Many parents of special needs children are caught off guard when a school district tells them they will be charged a fee for copies of their child’s student records. After all, isn’t public education, particularly for special education students, supposed to be free? Is it legal for school districts to charge for copies of a special education student’s file?

The short answer is, yes, school districts may charge a reasonable fee that does not exceed the actual copying costs, so long as the fee does not prevent the parent from exercising his or her right to receive the records. If parents cannot afford the copy fee, the copies must be provided at no cost. The district should have a written policy regarding copy costs, and you should request a copy of this policy if asked to pay a fee.

You can download a sample Student File Request letter here: Request for Student File Letter

As parents of special needs children are well aware, special education means specially designed instruction, at no cost to the parent, to meet the unique needs of a child with disabilities. The words, “at no cost,” however, does not preclude “incidental fees that are normally charged to nondisabled students or their parents as a part of the regular education program.” [34 C.F.R. Sec. 300.39(b)(1).]

California school districts are allowed by state law to charge a reasonable copying fee. California Education Code Section 49065, for example, states:

Any school district may make a reasonable charge in an amount not to exceed the actual cost of furnishing copies of any pupil record; provided, however, that no charge shall be made for furnishing (1) up to two transcripts of former pupils’ records or (2) up to two verifications of various records of former pupils. No charge may be made to search for or to retrieve any pupil record.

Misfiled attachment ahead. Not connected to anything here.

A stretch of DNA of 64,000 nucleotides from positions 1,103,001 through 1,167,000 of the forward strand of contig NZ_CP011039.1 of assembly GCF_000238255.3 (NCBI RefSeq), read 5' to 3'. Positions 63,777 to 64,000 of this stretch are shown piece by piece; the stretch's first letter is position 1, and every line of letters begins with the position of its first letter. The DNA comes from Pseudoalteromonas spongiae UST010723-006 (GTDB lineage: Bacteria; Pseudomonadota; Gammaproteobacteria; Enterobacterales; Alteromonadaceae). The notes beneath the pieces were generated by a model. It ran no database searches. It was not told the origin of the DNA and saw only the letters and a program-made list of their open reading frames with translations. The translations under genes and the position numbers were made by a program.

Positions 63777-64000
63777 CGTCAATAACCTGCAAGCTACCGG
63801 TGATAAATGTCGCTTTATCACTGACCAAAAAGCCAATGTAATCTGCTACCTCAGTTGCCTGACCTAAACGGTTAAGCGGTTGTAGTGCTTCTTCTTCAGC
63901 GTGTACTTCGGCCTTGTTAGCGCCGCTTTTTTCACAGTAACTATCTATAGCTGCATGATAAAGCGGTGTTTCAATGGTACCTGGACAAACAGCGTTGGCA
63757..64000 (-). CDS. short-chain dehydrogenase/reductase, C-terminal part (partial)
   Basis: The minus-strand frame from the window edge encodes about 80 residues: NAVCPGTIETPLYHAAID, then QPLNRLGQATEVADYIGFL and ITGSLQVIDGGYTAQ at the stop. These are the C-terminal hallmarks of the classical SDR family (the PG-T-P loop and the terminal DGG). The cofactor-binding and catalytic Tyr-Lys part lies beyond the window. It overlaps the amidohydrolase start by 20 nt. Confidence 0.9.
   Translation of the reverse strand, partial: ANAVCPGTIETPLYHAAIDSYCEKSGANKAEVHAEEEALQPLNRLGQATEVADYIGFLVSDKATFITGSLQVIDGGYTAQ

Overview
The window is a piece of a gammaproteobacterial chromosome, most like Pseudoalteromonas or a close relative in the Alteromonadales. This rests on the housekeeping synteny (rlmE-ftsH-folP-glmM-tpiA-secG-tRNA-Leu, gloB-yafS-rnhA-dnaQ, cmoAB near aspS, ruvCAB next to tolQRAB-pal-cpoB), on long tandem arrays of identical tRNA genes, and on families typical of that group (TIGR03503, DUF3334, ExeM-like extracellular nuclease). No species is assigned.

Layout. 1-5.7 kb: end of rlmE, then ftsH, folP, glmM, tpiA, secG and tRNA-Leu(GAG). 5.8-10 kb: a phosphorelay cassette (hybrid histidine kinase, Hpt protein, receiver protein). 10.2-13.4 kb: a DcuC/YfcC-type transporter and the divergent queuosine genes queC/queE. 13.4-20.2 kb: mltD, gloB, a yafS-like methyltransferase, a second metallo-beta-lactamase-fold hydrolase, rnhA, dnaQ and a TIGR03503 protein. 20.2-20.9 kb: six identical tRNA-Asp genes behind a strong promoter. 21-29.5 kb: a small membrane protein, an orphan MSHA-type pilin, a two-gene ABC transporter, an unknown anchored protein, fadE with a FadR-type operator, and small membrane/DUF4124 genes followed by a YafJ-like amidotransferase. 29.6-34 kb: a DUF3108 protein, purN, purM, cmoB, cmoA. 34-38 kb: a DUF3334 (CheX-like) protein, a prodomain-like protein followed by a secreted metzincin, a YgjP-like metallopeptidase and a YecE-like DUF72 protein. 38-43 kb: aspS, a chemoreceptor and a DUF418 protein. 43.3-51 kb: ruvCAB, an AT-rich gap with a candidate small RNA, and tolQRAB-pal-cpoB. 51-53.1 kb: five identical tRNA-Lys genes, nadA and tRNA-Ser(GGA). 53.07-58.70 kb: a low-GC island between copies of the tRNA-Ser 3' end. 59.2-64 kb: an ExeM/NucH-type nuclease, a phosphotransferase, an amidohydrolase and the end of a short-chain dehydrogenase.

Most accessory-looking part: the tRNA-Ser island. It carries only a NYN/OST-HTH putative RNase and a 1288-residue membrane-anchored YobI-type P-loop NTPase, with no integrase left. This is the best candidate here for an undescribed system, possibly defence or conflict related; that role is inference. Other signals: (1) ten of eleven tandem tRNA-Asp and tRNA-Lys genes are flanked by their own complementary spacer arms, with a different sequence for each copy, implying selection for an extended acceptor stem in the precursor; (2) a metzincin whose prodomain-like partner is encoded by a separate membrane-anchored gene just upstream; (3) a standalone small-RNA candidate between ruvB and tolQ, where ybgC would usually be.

California Education Code Section 56504 further states:

The parent shall have the right and opportunity to examine all school records of his or her child and to receive copies pursuant to this section and to Section 49065 within five business days after the request is made by the parent, either orally or in writing. The public agency shall comply with a request for school records without unnecessary delay before any meeting regarding an individualized education program or any hearing pursuant to Section 300.121, 300.301, 300.304, or 300.507 of Title 34 of the Code of Federal Regulations or resolution session pursuant to Section 300.510 of Title 34 of the Code of Federal Regulations and in no case more than five business days after the request is made orally or in writing. The parent shall have the right to a response from the public agency to reasonable requests for explanations and interpretations of the records. If a school record includes information on more than one pupil, the parents of those pupils have the right to inspect and review only the information relating to their child or to be informed of that specific information. A public agency shall provide a parent, on request of the parent, a list of the types and locations of school records collected, maintained, or used by the agency. A public agency may charge no more than the actual cost of reproducing the records, but if this cost effectively prevents the parent from exercising the right to receive the copy or copies, the copy or copies shall be reproduced at no cost.

School districts, therefore, can charge a reasonable copy fee that does not exceed actual copying costs, and only if parents can afford the fee. So what is a reasonable copying fee? I’ve seen school districts quote 5, 10, and as much as 15 cents per page. These “flat” rates are unlikely to reflect the district’s “actual” costs. Actual costs would be limited to what the district actually pays for a sheet of paper multiplied by the number of pages the parent receives, and perhaps the pro-rata cost to the district to pay a clerical staff member to make the copies.

For example, if a 500 sheet ream of paper costs the district $5.00, each page is worth 1 cent. If their lowest level clerical staff person is paid $9.00 per hour, each minute of that person’s time is worth 15 cents. Putting these two variables together, the total cost of 200 pages at 30 minutes of clerical time would be $6.50 ($2.00 for the pages plus $4.50 for the district staff member’s time). In contrast, under the “flat” rates, parents would be charged $10 at 5 cents per page, $20 at 10 cents per page, and $30 at 15 cents per page.